However, its interesting that nobody seems to mind or complain about giving the rather attractive Brazilian blue-green to purple color changing Chrysoberyl an "Alexandrite" designation, so it seems reasonable to offer it's less desirable and sometimes "ugly" cousin, the Sri Lankan variety that goes from some shade of green to some shade of brown the same courtesy. Remember, its not a quality report and I imagine the Brazilian and Sri Lankan material entered the market after the Russian green changing to red stuff. If I had my way, I'd gladly call all of it color changing chrysoberyl, but gem dealers who are much better at marketing than myself wouldn't be very pleased.....Besides, I doubt the Czar cares too much about folks calling non-red color changing varieties of chrysoberyl "alexandrite" these days anyway. :wink:

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 Post subject: Re: Notice this on auction, and the title says GIA, but
PostPosted: Thu Aug 27, 2015 5:22 pm 
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Bill said>> Unless I am wrong, chrysoberyl is a minerial and alexandrite is a color variety of that mineral which shows green and red - by definition because those colors related to the Czar.

I'm with you Bill!

I looked it up in " a dictionary of mining, mineral, and related terms", published by the U.S. Department of the Interior, Bureau of Mines in 1968, and it says:
"A variety of chrysoberyl, emerald green in daylight and red to violet by ordinary artificial light"

A couple of dictionaries I looked up had the same definition.

I am willing (myself) to call teal a variety of green (well, really blue-green), as beryl that is teal is often called an emerald.
So the Brazilian stuff qualifies in my book.

But that picture? Nope.


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 Post subject: Re: Notice this on auction, and the title says GIA, but
PostPosted: Thu Aug 27, 2015 5:26 pm 
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Nathan Renfro wrote:
If alexandrite must show a green to red color change, then I must admit.... I have NEVER seen a "true" "Czar-worthy" alexandrite. Those gems must be among the absolute rarest of colored stones.

I believe they are, but keep looking, you are still young. :D :D
Quote:
However, its interesting that nobody seems to mind or complain about giving the rather attractive Brazilian blue-green to purple color changing Chrysoberyl an "Alexandrite" designation, so it seems reasonable to offer it's less desirable and sometimes "ugly" cousin, the Sri Lankan variety that goes from some shade of green to some shade of brown the same courtesy.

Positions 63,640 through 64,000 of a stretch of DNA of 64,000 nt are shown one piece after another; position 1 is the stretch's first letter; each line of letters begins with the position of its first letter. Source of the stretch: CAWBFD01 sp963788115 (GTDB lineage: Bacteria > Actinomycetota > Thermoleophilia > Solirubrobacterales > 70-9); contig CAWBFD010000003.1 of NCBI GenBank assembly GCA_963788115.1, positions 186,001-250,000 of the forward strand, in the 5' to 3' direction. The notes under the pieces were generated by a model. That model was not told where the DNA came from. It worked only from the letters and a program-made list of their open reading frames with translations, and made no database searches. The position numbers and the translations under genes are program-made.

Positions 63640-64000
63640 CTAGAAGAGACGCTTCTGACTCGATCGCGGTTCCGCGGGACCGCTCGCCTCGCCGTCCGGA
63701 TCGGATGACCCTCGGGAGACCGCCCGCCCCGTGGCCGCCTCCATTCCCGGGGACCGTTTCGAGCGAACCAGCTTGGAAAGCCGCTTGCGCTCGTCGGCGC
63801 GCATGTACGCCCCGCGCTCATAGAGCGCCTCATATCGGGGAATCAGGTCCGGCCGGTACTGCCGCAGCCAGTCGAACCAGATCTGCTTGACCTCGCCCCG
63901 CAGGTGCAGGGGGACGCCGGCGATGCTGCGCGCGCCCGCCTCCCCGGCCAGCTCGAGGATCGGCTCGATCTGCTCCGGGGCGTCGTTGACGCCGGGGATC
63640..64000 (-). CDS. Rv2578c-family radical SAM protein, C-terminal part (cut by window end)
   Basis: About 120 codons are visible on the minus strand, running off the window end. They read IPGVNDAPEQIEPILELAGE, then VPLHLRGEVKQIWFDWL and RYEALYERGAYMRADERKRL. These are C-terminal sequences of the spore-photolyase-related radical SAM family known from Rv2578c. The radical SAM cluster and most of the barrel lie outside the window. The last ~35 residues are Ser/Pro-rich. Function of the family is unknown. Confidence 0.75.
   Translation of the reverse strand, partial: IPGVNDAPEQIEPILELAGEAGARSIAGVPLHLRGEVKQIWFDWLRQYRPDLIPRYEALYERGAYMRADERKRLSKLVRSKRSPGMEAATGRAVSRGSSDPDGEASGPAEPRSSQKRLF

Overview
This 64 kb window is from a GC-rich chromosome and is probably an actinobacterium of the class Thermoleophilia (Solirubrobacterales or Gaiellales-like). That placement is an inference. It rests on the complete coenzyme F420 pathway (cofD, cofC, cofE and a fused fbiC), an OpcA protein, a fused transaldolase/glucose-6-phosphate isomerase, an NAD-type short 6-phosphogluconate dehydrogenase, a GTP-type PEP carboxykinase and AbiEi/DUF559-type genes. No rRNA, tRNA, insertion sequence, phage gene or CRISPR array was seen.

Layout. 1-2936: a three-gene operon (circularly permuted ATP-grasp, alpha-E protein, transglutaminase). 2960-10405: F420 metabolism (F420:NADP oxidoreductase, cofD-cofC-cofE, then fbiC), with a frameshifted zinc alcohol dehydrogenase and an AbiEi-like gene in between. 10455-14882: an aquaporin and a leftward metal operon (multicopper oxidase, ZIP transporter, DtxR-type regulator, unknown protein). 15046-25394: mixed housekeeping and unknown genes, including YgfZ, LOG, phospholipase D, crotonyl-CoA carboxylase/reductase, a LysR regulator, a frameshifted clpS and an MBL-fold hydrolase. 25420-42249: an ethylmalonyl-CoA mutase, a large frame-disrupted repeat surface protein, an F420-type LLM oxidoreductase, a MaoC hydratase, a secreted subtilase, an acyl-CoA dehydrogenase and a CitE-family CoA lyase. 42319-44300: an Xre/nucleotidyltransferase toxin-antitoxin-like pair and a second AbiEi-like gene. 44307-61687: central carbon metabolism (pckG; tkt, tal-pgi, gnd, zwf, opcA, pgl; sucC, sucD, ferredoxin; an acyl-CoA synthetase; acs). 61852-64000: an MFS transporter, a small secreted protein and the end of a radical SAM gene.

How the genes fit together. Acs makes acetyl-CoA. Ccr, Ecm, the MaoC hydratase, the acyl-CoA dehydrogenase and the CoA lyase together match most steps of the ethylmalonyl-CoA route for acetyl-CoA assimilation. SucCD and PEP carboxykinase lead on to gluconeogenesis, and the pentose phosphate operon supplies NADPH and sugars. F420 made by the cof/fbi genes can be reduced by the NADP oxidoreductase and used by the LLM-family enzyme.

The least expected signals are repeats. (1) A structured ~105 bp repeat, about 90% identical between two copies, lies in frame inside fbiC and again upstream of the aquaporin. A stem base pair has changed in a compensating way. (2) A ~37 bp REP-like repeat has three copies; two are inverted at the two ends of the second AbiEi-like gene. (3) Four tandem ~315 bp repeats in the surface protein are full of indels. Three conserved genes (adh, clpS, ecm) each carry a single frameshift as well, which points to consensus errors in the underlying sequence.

I believe that is a question of whether one is a buyer or a seller, and GIA is in the business of selling opinions. However, I and my ilk, do not think it is reasonable to change the meaning of well establish words in order to make a sale.
Quote:
Remember, its not a quality report and I imagine the Brazilian and Sri Lankan material entered the market after the Russian green changing to red stuff.

I believe that is a non sequitor, as I do not believe the color of a gem (red, blue, green or yellow) has anything to do with quality.
Quote:
If I had my way, I'd gladly call all of it color changing chrysoberyl, but gem dealers who are much better at marketing than myself wouldn't be very pleased…

But, true gemologists would be. However,there are some in the business world who would opine, “Follow the money, integrity be damned.” :(
Quote:
...Besides, I doubt the Czar cares too much about folks calling non-red color changing varieties of chrysoberyl "alexandrite" these days anyway. :wink:

True, but the Russian people are fond of RED. :D :D


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 Post subject: Re: Notice this on auction, and the title says GIA, but
PostPosted: Thu Aug 27, 2015 9:54 pm 
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True, but the Russian people are fond of RED